Career Center Kicks Off Annual Diversity Networking Program
Written by Matthew Yan
The Career Center kicked off the annual Diversity Professional Leadership Network program with an inaugural dinner on Wednesday, September 4, 2019. The mentorship program is designed to connect students from underrepresented groups with mentors from major companies. This connection will increase their knowledge of the workplace and help them develop skills to use in their future careers.
Headed by the Career Center’s Marianna Savoca and Kimberly Dixon, the event allowed students to learn about the skills that companies are looking for when hiring. Instead of looking for a laundry list of qualifications and accolades, most employers said they wanted employees with transferable skills. One of the most common skills they asked for was the ability to be open to learning and new experiences. “Be open,” said Alan Lehrer, a senior specialist in university relations for Canon. “Not just for the program but lots of things. If people reach out to you, they want something in return.”
This openness is what got Shelby Tietjen, a Stony Brook alumnus, a spot in the three-day training program with KPMG, one of the four largest accounting firms in the world. She was introduced to the program by her accounting professor, Dr. Christie Comunale, who encouraged her to enroll even though Tietjen lacked any work experience before applying. Her participation in the program got her foot in the door for an internship and later a full-time job as a Senior Audit Associate. “We’re not looking for someone who knows everything,” Tietjen said, “We’re looking for someone willing to learn and work in a team.”
All of the employers present echoed these sentiments. They said they wanted people who are hardworking, engaged, practice time management, well-spoken, and team-oriented. Several employers spoke about how they were not looking for specific majors or career fields. “It doesn’t matter if you’re not pre-med, you’re not laboratory sciences, you’re not nursing,” said Briana O’ Shaughnessy, a coordinator for workforce readiness at Northwell Health. “There’s a home for you at Northwell Health.”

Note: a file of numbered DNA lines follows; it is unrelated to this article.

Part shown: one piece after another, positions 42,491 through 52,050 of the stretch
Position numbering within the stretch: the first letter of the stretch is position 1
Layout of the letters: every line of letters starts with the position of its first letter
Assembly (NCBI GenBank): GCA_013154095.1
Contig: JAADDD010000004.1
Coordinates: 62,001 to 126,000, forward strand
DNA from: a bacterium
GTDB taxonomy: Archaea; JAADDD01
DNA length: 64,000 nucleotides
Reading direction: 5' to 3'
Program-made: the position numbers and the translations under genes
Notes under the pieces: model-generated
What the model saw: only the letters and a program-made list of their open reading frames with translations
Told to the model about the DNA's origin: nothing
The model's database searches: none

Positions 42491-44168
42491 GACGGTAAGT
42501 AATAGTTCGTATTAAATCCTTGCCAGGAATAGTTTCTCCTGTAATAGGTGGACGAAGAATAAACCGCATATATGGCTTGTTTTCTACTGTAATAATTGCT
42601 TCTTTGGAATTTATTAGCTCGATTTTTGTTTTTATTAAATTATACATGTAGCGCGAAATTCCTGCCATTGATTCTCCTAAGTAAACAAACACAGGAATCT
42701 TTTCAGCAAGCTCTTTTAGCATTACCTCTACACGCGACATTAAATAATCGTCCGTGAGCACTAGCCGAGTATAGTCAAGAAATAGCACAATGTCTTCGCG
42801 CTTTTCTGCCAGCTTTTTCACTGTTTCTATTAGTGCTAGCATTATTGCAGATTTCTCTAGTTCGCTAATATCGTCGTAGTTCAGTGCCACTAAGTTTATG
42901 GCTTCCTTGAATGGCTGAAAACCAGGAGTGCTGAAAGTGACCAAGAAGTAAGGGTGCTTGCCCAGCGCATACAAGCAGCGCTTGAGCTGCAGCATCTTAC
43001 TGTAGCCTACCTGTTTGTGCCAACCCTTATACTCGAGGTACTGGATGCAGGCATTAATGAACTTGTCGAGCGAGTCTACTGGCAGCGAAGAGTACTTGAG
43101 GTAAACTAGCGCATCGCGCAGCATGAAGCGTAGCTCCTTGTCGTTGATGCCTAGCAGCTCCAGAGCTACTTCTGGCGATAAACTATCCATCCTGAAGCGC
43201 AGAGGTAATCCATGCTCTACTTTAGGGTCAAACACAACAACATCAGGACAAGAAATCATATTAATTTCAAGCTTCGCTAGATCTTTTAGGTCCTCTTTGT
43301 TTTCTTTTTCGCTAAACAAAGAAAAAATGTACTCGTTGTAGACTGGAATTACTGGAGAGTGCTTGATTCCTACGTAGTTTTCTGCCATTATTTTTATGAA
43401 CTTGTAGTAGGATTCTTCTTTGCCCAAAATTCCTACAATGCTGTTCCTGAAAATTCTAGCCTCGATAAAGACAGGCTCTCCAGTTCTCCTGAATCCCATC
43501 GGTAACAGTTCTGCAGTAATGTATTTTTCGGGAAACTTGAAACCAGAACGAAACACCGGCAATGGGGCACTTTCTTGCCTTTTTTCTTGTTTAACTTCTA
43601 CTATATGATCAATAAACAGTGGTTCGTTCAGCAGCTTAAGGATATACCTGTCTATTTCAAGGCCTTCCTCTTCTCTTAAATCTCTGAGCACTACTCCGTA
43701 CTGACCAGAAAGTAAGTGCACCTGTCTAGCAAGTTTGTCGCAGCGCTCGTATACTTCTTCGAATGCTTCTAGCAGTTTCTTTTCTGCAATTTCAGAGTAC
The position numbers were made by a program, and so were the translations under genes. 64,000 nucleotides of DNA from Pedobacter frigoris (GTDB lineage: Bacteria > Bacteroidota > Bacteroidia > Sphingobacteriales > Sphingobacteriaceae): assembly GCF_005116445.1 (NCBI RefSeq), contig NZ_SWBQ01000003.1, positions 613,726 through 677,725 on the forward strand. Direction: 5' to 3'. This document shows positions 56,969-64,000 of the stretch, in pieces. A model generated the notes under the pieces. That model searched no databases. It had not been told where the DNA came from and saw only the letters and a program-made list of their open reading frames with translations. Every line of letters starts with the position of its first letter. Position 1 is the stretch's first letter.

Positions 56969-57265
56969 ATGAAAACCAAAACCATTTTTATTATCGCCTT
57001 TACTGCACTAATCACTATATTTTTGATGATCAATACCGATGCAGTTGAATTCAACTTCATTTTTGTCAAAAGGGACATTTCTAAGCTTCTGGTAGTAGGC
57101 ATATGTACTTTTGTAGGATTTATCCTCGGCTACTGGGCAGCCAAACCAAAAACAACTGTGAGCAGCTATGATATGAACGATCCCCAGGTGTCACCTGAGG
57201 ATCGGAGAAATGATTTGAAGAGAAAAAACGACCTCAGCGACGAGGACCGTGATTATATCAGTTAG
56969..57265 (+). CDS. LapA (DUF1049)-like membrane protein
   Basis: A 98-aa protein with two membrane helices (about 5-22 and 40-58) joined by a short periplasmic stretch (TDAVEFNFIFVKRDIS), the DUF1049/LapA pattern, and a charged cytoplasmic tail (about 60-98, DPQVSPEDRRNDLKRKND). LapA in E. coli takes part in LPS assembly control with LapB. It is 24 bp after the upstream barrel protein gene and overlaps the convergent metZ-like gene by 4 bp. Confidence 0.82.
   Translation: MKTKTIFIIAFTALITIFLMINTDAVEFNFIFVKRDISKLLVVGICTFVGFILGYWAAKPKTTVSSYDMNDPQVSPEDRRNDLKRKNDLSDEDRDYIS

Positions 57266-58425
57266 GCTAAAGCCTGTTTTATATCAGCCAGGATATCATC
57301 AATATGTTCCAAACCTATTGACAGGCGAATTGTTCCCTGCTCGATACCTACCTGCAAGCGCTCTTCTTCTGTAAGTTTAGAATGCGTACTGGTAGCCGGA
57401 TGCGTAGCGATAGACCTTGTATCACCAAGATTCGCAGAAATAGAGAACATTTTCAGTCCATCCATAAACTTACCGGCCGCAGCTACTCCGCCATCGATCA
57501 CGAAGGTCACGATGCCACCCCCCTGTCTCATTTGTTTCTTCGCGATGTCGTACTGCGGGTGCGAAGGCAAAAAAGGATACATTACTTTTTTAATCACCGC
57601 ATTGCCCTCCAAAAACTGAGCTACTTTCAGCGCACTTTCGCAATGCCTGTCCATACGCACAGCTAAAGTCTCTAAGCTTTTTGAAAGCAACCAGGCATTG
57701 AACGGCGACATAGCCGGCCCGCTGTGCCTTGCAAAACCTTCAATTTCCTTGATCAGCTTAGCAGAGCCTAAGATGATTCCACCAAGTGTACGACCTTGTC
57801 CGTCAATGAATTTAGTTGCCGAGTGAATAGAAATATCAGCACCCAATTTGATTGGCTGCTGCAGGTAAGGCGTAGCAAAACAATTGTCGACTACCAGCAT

Grades, coursework, and experience were held in equal esteem in the mentors’ discussions with their mentees. Students were advised to explore all the potential career options available to a major beyond the obvious. For instance, Lehrer said English and sociology majors can go into marketing without taking any marketing classes. He also encouraged students to bring a variety of skills to the table. Employers are especially interested in those with technical skills and the ability to jump into a conversation and provide valuable ideas.
Three DPLN program graduates: Shamar Griffith, Carlos Soto, and Nicole Polanco also took the stage to offer words of encouragement. Griffith and Soto made mention to their mentors at Travelers Insurance. The mentorship and professional development provided, helped Soto land an internship with Mastercard as a marketing intern. Soto was also able to secure his position through the INROADS program last summer. INROADS is an internship program that breaks down the barriers for students of color to enter corporate America. INROADS is an international organization with over 28 offices serving nearly 2,000 Interns at over 200 companies.
Above all, the program hopes to push students to reach heights and go places they had not thought possible. Jia Wei Cao, a career coach for diversity initiatives at the Stony Brook Career Center, challenged mentees to “get out of [their] comfort zone” and look for jobs even in places that seem unrelated to their field of study on the surface. “Just about any major you have, we have that kind of work,” said Linda Johnson, the lead specialist in talent acquisition for PSEG. “So don’t be a stranger.”